Back to School: Things to Consider

September 6, 2017 | RayL

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children playing on a tire swing

Photo Courtesy of Toronto Star Archives

It's the Most Wonderful Time of the Year. 

You've been anxiously waiting for this day since the end of June. They've collected all their TD Summer Reading Club stickers and attended the wrap-up party. Over the summer, their visits to the library have been so frequent, that the library staff now know them on a first name basis.

Their shiny new backpacks and lunch boxes have been bought, the pencils have been sharpened and the notebooks are ready to be scribbled in. For yourself, you've bought a celebratory drink; ready to be opened after you've dropped the kids off at school.

Is there anything you might not have considered?

Preparing for the Back to School Routine.

If this is their first day at school, you may find them feeling apprehensive about the new routine. As you prepare to drop them off at school, you may find them clinging to your leg, wishing to be taken back home. Gone are their days of afternoon and morning naps. Here are some great books to help get them acquainted with their new routine. 

Back to School Tortoise

Back to School Tortoise by Lucy M. George

Splat the Cat Back to School Splat

Splat the Cat: Back to School, Splat! by Lara Bergen

Stanley at School

 Stanley at School by Linda Bailey

 We're Here to Help

After the school day is done, you may be wondering how to keep your kids busy. The library offers a variety of after school programs for school-aged children. From robotics to crafts, there is something for almost every interest. Some programs do require registration; contact your branch for more information. 

The library also offers online and in-person resources to help your child succeed. Here is a sample of the many resources and services we offer: 

  • Brainfuse (online): Online homework help for students in grades K-12 offered daily from 2 to 11 p.m. Also includes practice tests, support for adult learners, writing assistance, skills building and more.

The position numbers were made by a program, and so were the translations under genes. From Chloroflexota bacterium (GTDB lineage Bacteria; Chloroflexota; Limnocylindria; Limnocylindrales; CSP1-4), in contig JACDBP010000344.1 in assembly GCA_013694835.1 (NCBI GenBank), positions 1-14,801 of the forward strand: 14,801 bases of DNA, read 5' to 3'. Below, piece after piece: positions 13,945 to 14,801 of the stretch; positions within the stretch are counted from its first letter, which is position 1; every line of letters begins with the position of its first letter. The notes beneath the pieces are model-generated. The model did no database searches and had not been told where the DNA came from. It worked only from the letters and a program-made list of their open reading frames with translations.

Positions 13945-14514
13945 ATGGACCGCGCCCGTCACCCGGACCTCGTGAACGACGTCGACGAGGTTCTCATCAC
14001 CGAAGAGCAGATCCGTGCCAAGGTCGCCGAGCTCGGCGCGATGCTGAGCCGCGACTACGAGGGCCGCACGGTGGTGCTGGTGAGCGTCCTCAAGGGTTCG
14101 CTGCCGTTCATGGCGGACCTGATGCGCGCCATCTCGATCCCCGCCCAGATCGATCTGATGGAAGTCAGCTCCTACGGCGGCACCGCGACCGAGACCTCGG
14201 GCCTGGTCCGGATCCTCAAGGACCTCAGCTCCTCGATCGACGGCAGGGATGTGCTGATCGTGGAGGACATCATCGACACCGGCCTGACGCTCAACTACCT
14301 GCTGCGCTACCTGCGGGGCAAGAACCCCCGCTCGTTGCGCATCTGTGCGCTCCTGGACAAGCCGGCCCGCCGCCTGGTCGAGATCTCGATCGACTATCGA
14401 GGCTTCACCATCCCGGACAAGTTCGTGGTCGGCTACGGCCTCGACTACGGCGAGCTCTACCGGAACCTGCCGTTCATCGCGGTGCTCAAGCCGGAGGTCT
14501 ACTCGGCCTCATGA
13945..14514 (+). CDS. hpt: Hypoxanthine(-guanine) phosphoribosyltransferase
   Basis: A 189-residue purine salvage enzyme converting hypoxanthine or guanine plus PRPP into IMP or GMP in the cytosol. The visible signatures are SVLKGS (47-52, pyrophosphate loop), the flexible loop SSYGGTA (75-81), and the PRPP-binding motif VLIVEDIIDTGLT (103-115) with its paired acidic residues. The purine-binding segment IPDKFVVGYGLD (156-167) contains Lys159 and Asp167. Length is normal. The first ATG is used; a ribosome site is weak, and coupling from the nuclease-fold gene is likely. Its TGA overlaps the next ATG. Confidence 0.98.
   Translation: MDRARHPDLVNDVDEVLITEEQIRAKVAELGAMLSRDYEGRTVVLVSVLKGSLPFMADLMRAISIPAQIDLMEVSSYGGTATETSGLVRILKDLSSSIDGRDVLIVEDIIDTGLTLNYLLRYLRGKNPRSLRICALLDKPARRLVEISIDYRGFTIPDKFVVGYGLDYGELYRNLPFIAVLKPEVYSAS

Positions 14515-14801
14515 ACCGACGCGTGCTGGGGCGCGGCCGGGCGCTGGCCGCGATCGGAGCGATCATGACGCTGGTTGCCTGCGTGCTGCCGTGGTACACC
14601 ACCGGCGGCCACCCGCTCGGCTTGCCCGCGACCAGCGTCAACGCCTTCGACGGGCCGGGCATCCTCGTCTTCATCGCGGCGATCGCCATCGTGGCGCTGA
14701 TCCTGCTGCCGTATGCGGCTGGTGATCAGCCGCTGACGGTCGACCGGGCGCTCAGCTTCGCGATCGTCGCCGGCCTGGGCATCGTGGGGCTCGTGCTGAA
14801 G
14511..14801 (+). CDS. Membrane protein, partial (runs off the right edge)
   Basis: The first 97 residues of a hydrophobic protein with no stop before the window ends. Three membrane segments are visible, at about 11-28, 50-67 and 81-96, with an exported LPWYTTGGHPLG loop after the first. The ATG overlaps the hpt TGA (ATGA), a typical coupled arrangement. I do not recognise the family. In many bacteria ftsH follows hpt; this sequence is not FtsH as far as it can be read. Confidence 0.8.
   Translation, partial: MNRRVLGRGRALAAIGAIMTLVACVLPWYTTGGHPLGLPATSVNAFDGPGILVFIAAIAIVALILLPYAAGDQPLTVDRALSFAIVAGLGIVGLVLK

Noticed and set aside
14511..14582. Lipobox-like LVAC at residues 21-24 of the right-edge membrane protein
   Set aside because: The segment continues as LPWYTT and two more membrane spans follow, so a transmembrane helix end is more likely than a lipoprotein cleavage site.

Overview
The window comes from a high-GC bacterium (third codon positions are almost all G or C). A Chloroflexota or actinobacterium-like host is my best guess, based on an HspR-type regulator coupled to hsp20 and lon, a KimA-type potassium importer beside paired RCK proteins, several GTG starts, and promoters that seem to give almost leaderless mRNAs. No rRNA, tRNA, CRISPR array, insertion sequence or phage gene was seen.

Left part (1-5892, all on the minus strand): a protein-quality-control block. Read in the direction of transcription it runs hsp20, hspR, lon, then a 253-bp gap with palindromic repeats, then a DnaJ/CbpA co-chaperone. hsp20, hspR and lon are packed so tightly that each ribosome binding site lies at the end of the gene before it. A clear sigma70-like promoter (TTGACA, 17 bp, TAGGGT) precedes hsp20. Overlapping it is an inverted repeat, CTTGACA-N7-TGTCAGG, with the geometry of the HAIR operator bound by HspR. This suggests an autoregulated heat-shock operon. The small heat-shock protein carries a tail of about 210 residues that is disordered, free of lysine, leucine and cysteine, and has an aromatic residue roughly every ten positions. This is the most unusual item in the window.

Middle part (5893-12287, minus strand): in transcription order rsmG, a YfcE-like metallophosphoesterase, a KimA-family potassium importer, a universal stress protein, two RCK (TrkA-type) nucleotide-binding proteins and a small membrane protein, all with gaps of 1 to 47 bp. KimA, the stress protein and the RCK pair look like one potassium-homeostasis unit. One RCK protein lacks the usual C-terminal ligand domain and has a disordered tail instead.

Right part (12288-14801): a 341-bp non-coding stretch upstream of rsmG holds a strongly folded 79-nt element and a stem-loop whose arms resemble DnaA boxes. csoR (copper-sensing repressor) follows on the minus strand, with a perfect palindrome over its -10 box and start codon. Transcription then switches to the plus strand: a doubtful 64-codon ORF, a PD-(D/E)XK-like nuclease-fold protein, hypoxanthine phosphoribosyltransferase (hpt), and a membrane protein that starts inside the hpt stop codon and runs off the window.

• Leading to Reading (select branches): Leading To Reading is a free program for children who are reading below their grade level or need help with their homework. Children are encouraged to learn and practice their skills in a fun environment. It is open to children in Grades 1 to 6 who can communicate in English.

One More Thing... 

Sue from Toronto Public Health would like to remind everyone of the importance of immunization. Toronto Public Health is mandated to assess the immunization records of all child care kids and students attending school. School-age kids without updated immunization information can be suspended from school. Below are some tips that Sue has to improve kids' vaccination experiences.  


Guest Blogger: Sue (Toronto Public Health)


Improving Kids' Vaccination Experiences.

Vaccination is one of the best ways to keep kids healthy and safe. But getting a shot can be a scary experience for some kids…and stressful for parents too!

Teaching your child about vaccines is a great way to help them prepare for a visit to the doctor's office, as well as ease the anxiety that can go along with vaccinations.

You can:

  • explain how vaccines protect them against germs that can make them sick.
  • tell them they might feel a pinch for a few seconds. Even though it might hurt, the vaccines will keep them healthy.
  • work on a plan together. Help your child choose a book, a toy or electronic device to distract or comfort them.

Here are some great activities for your child to explore vaccination: PBS Kids: preparing for vaccination by Sid the Science Kid

For more ideas, see Toronto Public Health's Tips to Improve Your Child’s Immunization Experience.

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